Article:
CITY OF MILWAUKEE — Milwaukee's health department says it anticipates reducing capacity limits for businesses next week, as it reports a spike in COVID-19 cases in the city since last month.
The seven-day rate of cases per 100,000 people now stands at 95.6 - a rate the health department defines as "substantial transmission." The percentage of positive tests for coronavirus also increased to 5 percent or "moderate transmission," according to the health department in a statement Friday.
Based on those negative trends, the department anticipates changing the public health order next week from Phase 6 to Phase 5, including reducing capacity limits. The department admits many businesses with approved safety plans may not be substantially affected by the move.
The department did not announce Friday any specifics regarding where capacity limits would be set, and for whom. But the health department's gating criteria that guides COVID-19-related limits does recommend 25 percent capacity limits for businesses that don't have approved safety plans with the city in Phase 5. It also affects religious and entertainment establishments, retail, hotels and child care, among other businesses.
The trend is made worse with the increasing spread of COVID-19 variants, including the B.1.1.7 or United Kingdom variant, understood to spread more quickly and lead to worse symptoms.
The department said it is hopeful that Wisconsin's transition to allowing anyone 16 years or older to get the COVID-19 vaccine this week will help push back against the rising number of COVID-19 cases. For the first time, the supply of vaccines is "sufficient" to meet the demand at the FEMA-led Wisconsin Center vaccination site and at community sites across the city, the Milwaukee Health Department said.
Public Health Order Phase 6 went into effect on March 18, allowing the following:
- Restaurants and bars will see an increase in possible capacity and an easing of the restrictions on movement of patrons inside the establishment. While seating must be available and encouraged, it is no longer required unless a patron is eating or drinking.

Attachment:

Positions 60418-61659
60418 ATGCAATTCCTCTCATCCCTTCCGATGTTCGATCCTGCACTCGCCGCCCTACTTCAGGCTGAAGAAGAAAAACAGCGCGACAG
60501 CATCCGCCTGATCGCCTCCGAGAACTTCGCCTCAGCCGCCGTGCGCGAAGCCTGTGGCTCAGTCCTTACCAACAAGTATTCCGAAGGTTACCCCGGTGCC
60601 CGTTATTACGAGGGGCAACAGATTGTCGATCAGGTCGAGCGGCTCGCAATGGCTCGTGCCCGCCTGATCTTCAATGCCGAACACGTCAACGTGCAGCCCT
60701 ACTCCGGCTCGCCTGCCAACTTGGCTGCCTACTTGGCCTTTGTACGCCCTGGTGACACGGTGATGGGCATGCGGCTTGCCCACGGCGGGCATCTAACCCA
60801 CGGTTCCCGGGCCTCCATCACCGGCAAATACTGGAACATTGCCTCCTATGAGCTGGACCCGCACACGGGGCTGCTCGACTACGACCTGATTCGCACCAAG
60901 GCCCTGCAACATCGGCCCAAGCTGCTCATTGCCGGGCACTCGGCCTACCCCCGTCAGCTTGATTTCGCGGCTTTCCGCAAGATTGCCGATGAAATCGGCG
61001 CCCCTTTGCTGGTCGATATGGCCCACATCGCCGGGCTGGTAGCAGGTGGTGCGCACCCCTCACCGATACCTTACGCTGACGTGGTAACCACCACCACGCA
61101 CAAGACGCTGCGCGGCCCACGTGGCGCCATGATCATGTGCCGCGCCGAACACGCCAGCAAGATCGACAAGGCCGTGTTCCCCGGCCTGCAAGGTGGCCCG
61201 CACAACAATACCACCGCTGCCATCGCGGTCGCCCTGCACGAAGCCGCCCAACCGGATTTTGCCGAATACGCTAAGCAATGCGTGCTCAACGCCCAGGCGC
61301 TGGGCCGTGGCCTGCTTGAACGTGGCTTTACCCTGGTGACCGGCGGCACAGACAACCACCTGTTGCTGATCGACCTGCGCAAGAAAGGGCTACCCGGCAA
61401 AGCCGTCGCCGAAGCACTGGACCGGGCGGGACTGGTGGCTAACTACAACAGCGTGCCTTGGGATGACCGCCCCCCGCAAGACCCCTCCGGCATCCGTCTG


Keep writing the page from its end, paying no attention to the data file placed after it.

- Museums can be open with capacity limits and protective measures including masking.
- Sporting events and recreational activities are now permitted to have up to six spectators per event participant with a limit of 750 fans indoors or 1,000 fans outdoors as long as physical distancing can be accommodated. An approved safety plan can allow larger crowds.
- The order no longer restricts visitors to long-term care facilities.
Some of those improvements, particularly those regarding capacity limits, are now expected to change.
Since late March, however, the Milwaukee Health Department expressed concern in a number of statements regarding the rise of cases and the spread of the variants.
The city's mask mandate remains in place, even though the statewide version was struck down by the state Supreme Court last week.
Milwaukee Health Department Commissioner Kirsten Johnson described the concerning trends this way in Friday's statement:
“It seems counterintuitive. At a time when vaccinations are available and everyone is aware of safe practices, we should see COVID-19 infection rates declining. That is not the case. The presence of newer, easily transmitted COVID variants is one likely culprit; another factor is COVIDfatigue. With the finish line in sight, we all need to take every reasonable precaution to limit the spread of the virus.”